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VINTAGRAPH • WPA • WWII • FLY CANADIAN PACIFIC, c. 1950s

Rialto: 1921

Rialto: 1921

Washington, D.C., circa 1921. "Washington Film Exchange. Moore's Rialto." National Photo Company Collection glass negative. View full size.

 

Tom Moore's Rialto

The Rialto was opened in 1918 by Tom Moore. According to Headley, Moore was a competitor of Harry Crandall, whose movie palaces have been imaged here. Despite early successes, the big theatre (ca. 2,000 capacity) was situated too far north of the entertainment district, between 8th & 9th Streets north of G, to do well, and it was soon repurposed for stage shows. Like other theaters, its last function was a convention (of the American League for Peace and Democracy in 1939), and it was razed in 1940.

Astonishing

As Landtuna noted, Rudolph Valentino appeared in this movie, yet is not mentioned in the theater cards or the Washington Post. Ms. Phillips had an illustrious career in bit parts later in life, from "The Postman Always Rings Twice" to "The Man in the Gray Flannel Suit" and "The Man Who Shot Liberty Valance." Whether she was 89 or 97 when she died, looks like she did not get cheated.

[Dorothy's husband was also her director, according to a profile on the same page as the item cited below. - Dave]

Climax After Climax

Washington Post, Jan 2, 1921

At the Picture Houses

"Once to Every Woman," the newest Universal production, opens a week's engagement at Moore's Rialto Theater today. Dorothy Phillips, who is featured in the film, first appears as a school girl, the pet of the family, and after many dramatic episodes attains her ambition in grand opera, but forgets her home and family. Then comes climax after climax in a stirring denouement. Prominent in the cast are Robert Anderson, William Ellingford, Emily Chichester, Elinor Field, Mary Wise, Katherine Griffith and others. Director Breeskin, of the Rialto symphony orchestra, promises an exceptional interpretative score. A comedy, the Fox News and other features complete the bill.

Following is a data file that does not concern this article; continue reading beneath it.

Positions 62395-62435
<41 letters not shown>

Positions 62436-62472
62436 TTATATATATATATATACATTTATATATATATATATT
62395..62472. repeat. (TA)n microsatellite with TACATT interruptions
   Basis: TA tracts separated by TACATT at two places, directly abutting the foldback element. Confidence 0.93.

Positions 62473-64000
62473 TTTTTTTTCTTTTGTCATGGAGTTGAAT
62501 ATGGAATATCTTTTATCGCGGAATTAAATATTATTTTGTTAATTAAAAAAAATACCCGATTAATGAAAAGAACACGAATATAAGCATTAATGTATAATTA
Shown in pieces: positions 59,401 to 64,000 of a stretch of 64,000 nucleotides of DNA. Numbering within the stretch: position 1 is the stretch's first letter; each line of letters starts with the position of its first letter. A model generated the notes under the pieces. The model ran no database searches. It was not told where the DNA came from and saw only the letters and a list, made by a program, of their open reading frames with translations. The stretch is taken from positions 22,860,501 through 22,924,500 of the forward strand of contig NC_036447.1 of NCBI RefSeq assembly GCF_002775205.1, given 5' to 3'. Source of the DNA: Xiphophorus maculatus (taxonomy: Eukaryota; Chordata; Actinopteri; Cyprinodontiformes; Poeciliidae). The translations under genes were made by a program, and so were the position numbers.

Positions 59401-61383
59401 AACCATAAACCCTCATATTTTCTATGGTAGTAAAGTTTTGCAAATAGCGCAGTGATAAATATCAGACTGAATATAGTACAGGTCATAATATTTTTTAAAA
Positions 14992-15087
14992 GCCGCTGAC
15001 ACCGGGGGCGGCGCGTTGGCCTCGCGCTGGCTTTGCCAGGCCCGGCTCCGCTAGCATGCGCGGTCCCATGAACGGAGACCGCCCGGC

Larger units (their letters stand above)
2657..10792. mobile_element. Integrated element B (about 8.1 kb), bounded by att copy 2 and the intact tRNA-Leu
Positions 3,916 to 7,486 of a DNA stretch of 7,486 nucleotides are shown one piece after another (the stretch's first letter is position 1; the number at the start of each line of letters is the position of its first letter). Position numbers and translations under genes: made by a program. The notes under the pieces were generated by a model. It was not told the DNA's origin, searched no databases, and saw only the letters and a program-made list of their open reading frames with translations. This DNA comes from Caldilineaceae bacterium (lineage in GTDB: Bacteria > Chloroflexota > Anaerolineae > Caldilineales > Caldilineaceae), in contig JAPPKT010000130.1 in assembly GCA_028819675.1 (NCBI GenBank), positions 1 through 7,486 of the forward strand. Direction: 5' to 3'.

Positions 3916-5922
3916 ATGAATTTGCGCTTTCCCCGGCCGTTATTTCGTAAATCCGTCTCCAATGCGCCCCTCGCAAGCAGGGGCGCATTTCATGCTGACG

Count Your Change

A closeup.

Only once?

Darn.

The mysterious Dorothy Phillips

Wikipedia, Internet Movie Database, and Answer.com offer three different birthdates for Dorothy, ranging over nine years. Regardless, she outlived this movie, dying in 1980 at 89, 90, or 97, depending on who's counting.

Simply Complex

It would take more then just a closet to hold all the possible letters and numbers needed! Bonus is that movie title and actors name would have to be short enough to fit that space. Still, it's still an interesting solution to the problem.

Gone missing

Where are all the D's and P's on the posters? I can't tell if that was intentional or not.

[Come closer ... - Dave]

Lost

According to the IMdB, this was one of Rudolph Valentino's first films, and has been lost. No negative or print is known to exist.

Love that sign!

It looks like it uses interchangeable letter modules with incandescent illumination. Way high tech.

I imagine the supply of letters took up a whole closet.

Deja P.U.

No matter where these old theaters were located they all seemed to smell the same. Kind of musty with a hint of stale popcorn and smoke (yes, smoking was permitted back in the day).

This image conjures up that smell.

 
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Shorpy.com | History in HD is a vintage photo blog featuring thousands of high-definition images from the 1850s to 1950s. The site is named after Shorpy Higginbotham, a teenage coal miner who lived 100 years ago.

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